clemency of Probus. That amiable prince attempted even to save
the unhappy Saturninus from the fury of the soldiers. He had
more than once solicited the usurper himself to place some
confidence in the mercy of a sovereign who so highly esteemed his
character, that he had punished, as a malicious informer, the
first who related the improbable news of his disaffection. ^52
Saturninus might, perhaps, have embraced the generous offer, had
he not been restrained by the obstinate distrust of his
adherents. Their guilt was deeper, and their hopes more
sanguine, than those of their experienced leader.
[Footnote 51: Vopiscus in Hist. August. p. 245, 246. The
unfortunate orator had studied rhetoric at Carthage; and was
therefore more probably a Moor (Zosim. l. i. p. 60) than a Gaul,
as Vopiscus calls him.]

[Footnote 52: Zonaras, l. xii. p. 638.]

The revolt of Saturninus was scarcely extinguished in the
East, before new troubles were excited in the West, by the
rebellion of Bonosus and Proculus, in Gaul. The most
distinguished merit of those two officers was their respective
prowess, of the one in the combats of Bacchus, of the other in
those of Venus, ^53 yet neither of them was destitute of courage
and capacity, and both sustained, with honor, the august
character which the fear of punishment had engaged them to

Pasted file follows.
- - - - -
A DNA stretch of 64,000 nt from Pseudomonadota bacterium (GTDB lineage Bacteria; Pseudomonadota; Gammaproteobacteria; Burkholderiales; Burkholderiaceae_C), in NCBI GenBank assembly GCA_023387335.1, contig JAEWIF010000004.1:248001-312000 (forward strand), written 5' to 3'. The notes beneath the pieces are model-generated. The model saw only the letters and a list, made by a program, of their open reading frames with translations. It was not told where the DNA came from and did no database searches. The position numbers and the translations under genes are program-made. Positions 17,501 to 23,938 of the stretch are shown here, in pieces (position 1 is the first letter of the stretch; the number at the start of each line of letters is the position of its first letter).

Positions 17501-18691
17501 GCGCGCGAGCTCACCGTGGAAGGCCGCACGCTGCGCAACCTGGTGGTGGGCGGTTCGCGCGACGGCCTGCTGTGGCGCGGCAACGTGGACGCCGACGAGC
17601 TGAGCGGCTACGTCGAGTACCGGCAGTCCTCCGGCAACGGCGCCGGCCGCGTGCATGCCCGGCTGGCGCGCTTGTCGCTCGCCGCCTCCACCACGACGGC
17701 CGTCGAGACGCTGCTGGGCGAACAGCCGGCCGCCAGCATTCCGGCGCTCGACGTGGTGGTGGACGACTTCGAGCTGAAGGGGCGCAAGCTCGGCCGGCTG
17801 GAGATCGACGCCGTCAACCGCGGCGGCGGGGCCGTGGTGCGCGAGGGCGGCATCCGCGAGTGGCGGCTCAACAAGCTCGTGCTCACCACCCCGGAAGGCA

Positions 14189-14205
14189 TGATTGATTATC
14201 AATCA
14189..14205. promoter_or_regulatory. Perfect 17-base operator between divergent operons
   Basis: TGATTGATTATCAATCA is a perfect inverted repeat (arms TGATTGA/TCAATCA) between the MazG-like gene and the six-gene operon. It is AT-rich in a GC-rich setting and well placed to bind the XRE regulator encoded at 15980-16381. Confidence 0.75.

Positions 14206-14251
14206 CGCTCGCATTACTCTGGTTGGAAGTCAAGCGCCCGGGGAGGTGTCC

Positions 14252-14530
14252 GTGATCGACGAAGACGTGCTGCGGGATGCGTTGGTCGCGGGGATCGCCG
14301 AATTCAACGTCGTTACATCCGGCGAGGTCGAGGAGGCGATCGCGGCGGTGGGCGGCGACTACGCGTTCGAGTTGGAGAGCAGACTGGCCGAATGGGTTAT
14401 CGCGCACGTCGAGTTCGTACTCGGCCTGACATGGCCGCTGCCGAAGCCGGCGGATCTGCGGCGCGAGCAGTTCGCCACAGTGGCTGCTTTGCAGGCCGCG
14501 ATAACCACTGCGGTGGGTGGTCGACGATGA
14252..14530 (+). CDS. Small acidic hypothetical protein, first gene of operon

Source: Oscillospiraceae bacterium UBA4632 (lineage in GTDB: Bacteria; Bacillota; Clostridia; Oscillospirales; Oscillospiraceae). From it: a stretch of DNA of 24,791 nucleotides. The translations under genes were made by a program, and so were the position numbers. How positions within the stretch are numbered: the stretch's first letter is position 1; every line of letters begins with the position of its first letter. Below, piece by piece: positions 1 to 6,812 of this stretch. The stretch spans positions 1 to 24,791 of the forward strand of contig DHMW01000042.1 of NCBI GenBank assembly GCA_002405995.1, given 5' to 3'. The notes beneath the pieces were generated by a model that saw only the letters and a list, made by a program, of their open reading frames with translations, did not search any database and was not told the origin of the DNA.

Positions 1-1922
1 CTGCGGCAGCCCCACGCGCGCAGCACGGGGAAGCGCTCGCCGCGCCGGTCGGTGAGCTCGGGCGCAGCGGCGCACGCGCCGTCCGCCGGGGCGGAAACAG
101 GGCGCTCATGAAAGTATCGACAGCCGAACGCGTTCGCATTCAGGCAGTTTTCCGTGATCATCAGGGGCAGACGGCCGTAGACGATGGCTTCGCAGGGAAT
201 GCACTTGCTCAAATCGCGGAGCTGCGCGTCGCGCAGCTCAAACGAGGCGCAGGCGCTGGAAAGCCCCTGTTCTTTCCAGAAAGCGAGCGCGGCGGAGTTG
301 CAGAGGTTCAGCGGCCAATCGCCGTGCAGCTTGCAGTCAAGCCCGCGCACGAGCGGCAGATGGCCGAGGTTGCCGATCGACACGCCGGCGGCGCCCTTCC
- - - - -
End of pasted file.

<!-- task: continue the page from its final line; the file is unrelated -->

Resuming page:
assume, till they sunk at length beneath the superior genius of
Probus. He used the victory with his accustomed moderation, and
spared the fortune, as well as the lives of their innocent
families. ^54

[Footnote 53: A very surprising instance is recorded of the
prowess of Procufus. He had taken one hundred Sarmatian virgins.

The rest of the story he must relate in his own language: "Ex his
una necte decem inivi; omnes tamen, quod in me erat, mulieres
intra dies quindecim reddidi. Vopiscus in Hist. August. p. 246.]

[Footnote 54: Proculus, who was a native of Albengue, on the
Genoese coast armed two thousand of his own slaves. His riches
were great, but they were acquired by robbery. It was afterwards
a saying of his family, sibi non placere esse vel principes vel
latrones. Vopiscus in Hist. August. p. 247.]
The arms of Probus had now suppressed all the foreign and
domestic enemies of the state. His mild but steady
administration confirmed the reestablishment of the public
tranquillity; nor was there left in the provinces a hostile
barbarian, a tyrant, or even a robber, to revive the memory of
past disorders. It was time that the emperor should revisit
Rome, and celebrate his own glory and the general happiness. The
triumph due to the valor of Probus was conducted with a
magnificence suitable to his fortune, and the people who had so
lately admired the trophies of Aurelian, gazed with equal
pleasure on those of his heroic successor. ^55 We cannot, on this
occasion, forget the desperate courage of about fourscore
gladiators, reserved, with near six hundred others, for the
inhuman sports of the amphitheatre. Disdaining to shed their
blood for the amusement of the populace, they killed their
keepers, broke from the place of their confinement, and filled
the streets of Rome with blood and confusion. After an obstinate